From Ajman to America: how Haute Hijab is making sustainable headscarves mainstream
Melanie Elturk, who sells hijabs from the UAE to customers in the US, tells us why sustainability and Islam are inseparable
In a small factory in Ajman, stacks of salmon-hued scarves are lined up for a final quality control check before being packaged and shipped to a warehouse in Texas. Here, they’ll await online orders from the cult American-Muslim following Haute Hijab has attracted over the past nine years.
Scarves may seem too simple a product to build an entire brand around, but that’s what Melanie Elturk has done with Haute Hijab, now the leading hijab brand in the United States. Elturk is both the founder and face of the label, which offers a wide range of chiffon, viscose, silk, georgette and jersey scarves, along with breathable “underscarves”, which are intended to be worn underneath fashionable scarves. The scarves retail from Dh75 for jersey and chiffon, while a pure silk one costs Dh240.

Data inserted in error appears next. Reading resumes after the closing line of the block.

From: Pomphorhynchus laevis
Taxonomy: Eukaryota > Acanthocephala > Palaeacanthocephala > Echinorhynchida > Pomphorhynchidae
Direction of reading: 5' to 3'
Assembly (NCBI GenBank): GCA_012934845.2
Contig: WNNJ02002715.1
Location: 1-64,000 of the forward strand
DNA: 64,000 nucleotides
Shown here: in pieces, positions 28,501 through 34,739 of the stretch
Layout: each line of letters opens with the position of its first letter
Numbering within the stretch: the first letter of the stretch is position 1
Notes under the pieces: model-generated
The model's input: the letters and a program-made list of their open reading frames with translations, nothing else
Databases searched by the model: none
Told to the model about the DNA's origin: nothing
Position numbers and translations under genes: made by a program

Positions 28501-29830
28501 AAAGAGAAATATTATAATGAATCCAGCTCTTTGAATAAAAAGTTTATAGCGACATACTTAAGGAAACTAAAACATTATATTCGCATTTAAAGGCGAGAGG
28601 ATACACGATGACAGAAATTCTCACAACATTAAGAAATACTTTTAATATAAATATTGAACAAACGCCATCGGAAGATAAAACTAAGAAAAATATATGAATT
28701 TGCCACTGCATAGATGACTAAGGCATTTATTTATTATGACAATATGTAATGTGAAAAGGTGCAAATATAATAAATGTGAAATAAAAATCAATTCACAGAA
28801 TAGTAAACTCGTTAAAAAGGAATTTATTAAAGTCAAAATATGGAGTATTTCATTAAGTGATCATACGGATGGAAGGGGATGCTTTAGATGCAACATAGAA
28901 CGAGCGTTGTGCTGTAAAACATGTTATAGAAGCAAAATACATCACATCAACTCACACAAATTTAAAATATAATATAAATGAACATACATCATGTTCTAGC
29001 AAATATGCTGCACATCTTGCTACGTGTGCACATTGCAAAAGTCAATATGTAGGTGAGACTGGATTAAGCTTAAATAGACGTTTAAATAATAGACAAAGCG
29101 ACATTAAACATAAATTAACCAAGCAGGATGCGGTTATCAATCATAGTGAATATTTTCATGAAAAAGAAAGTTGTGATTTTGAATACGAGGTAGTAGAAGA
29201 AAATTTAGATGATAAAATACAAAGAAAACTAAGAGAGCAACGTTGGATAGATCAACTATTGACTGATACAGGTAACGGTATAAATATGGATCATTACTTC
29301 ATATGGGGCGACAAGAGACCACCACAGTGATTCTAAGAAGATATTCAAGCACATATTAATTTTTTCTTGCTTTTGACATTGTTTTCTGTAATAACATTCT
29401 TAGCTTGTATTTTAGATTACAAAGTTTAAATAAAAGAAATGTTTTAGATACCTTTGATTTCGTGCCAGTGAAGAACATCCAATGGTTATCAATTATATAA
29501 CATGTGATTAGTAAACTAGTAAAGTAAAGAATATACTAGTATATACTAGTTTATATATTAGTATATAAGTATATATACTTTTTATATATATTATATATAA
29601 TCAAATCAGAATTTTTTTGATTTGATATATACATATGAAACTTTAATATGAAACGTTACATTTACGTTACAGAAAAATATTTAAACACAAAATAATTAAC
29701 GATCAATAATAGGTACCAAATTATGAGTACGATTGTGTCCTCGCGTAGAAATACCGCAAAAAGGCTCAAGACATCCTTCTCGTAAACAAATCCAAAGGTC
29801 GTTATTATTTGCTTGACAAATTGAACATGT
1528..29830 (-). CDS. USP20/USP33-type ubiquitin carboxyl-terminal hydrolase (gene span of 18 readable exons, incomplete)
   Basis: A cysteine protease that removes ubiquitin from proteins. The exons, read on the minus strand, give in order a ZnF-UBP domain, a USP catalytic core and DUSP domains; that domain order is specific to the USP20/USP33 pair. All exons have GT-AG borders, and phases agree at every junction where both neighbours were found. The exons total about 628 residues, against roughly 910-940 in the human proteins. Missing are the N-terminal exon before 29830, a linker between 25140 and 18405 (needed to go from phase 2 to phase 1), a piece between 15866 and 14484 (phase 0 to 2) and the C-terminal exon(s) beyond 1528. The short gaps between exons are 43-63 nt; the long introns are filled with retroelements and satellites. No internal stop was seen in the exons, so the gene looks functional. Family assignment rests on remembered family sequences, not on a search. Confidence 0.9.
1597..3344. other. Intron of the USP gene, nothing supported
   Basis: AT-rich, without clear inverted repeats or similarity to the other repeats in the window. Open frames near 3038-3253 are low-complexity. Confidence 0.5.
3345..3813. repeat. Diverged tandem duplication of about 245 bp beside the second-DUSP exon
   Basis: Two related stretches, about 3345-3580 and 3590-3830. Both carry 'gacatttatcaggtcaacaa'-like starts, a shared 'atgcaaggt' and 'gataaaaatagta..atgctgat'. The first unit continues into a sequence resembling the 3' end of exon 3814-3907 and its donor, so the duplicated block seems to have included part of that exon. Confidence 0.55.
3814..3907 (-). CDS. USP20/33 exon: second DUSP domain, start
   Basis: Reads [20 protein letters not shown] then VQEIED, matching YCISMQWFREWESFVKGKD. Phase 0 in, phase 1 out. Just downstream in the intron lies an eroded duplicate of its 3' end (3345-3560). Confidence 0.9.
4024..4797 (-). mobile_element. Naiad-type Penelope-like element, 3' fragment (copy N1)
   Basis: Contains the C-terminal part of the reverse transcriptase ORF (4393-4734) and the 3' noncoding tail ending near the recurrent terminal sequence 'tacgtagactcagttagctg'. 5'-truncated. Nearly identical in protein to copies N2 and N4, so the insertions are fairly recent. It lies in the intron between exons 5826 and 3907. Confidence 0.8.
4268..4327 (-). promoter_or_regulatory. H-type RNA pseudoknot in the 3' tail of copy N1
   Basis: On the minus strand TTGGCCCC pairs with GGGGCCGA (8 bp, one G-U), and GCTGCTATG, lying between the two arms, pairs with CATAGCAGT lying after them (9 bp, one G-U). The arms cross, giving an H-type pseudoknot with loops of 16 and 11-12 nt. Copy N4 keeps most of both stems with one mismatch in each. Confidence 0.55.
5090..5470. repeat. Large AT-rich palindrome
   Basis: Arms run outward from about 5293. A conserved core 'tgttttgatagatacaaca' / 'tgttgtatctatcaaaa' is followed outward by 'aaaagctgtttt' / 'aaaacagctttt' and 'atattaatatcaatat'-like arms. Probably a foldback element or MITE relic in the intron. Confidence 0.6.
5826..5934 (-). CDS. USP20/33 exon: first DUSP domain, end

“About 90 per cent of our orders come from the US and after that from other western countries like Canada, the UK and Australia, and then outside of that we have pockets in the Middle East and South-east Asia, but we’ve focused on being an American brand,” says Elturk, who was as a lawyer before turning to fashion full time, and worked in Dubai for four years before relocating to New York.
While the US may be the business’s base, the UAE is its second home – the majority of Haute Hijab’s printed chiffon fabrics are sourced here, and they are designed in Ajman.